Dealers have been under pressure for years. To maximise turnover they have to invest in large, expensive premises in prime locations and to hold large stocks. If they have a manufacturer’s franchise they need to invest heavily to meet the manufacturers’ standards. When they sell a new car to a consumer they come under pressure to discount the new car price or ramp up the trade-in price and when they sell to a business or a leasing company they make very little indeed. Servicing and repairs used to offer a good opportunity for revenue but this has been trimmed back with the rise of independent garages and fast-fits, whilst most manufacturers have lengthened car servicing intervals. Used car sales can offer good profit opportunities but here again the dealer is constantly under price pressure.
So dealers reading this report will be encouraged to note that consumers still value them highly and that, for nearly a half of the consumers surveyed, going to the dealer for advice was their first step in the buying process. Whilst most buyers tend to do their research online, those that went to a dealer instead spent on half as much time choosing their car. It seems that the internet is great for feeding up information but perhaps not so great as a seasoned car salesman at answering questions.
As the report says, the internet isn’t going to mark the end of car dealers any time soon, and it is encouraging to note that most dealers are positive about the next 12 months.
Another interesting insight from the report is that Millennials – those aged 19-35 – are 50% more likely to acquire a car using finance than older buyers. This is clearly driven by the fact that so many people start their working lives these days with £45,000+ of student debt and simply don’t have the cash to buy a car. This will be music to dealers’ ears because finance commission offers dealers a good revenue stream.
Pre-registrations continue to be a feature of the market, as the report makes clear. Dealers don’t like having to pre-register cars: it uses up credit lines and makes them take on additional risks. The fact is that if pre-registrations were to grow it would make it ever more difficult for manufacturers to sell new cars. Why pay list price for a new car when you can buy one 90 days old that has driven negligible mileage for 20% less?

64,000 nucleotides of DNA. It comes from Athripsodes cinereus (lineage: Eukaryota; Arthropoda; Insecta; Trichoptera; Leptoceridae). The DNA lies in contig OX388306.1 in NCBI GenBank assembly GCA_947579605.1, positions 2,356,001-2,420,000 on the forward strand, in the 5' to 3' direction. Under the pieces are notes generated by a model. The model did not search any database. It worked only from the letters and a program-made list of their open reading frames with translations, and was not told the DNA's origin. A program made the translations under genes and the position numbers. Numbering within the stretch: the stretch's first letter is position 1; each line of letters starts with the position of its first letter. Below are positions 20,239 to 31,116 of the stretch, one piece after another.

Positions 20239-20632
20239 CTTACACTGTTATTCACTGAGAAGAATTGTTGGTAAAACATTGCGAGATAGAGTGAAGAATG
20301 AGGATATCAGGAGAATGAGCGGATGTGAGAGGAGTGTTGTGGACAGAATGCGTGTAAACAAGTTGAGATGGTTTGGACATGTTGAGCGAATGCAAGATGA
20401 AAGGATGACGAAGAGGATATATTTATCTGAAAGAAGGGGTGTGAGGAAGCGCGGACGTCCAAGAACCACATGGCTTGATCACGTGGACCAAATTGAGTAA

As the report makes clear, Brexit is casting a shadow over the industry and making dealers concerned about a new recession.
Whilst the likely outcome of the Brexit negotiations is neither known nor knowable, the report offers food for thought for dealers as we move into uncertain times:
- With so many buyers carrying out online research before entering a dealership, how can you alter your web presence to encourage those online researchers to take the next step and walk into your dealership?
- With economic uncertainty, buyers are likely to defer replacing their cars. How might you reorganise your sales and marketing operation to make sure that you don’t end up losing volume? Better IT? Better use of data? A more proactive approach to selling?
- The growth in new car sales in recent years is delivering large numbers of used cars into the market. Buyers will have lots of options so dealers will have to choose the right stock to hold, price it keenly and be proactive in trying to find buyers. (You sold a 3-year-old used car to Mr X 3 years ago? Now might be just to time to call him to see if he wants a replacement).
- Women now account for a significant proportion of buyers. How could you tailor your sales approach to be more sensitive to gender differences?
- Is now quite normal for buyers to walk into a dealership and find they know more about a car or a service than the salesperson. This reflects badly on your dealership and makes it less likely you’ll win the sale. Is your staff training up to scratch?
- Consumers said that, when buying a car, engine size is the most popular consideration (56% of respondents), followed by the manufacturer (52%) and its efficiency (46%). Clearly, consumers don’t realise that brake horsepower and time to 60mph are better determinants of a good driving experience than engine size. Is this something your salespeople might tell prospective customers?
As you make your way through this fascinating report you will find valuable insights into steps you might take to ensure that your business thrives in the future.
Professor Colin Tourick MSc FCA FCCA MICFM
University of Buckingham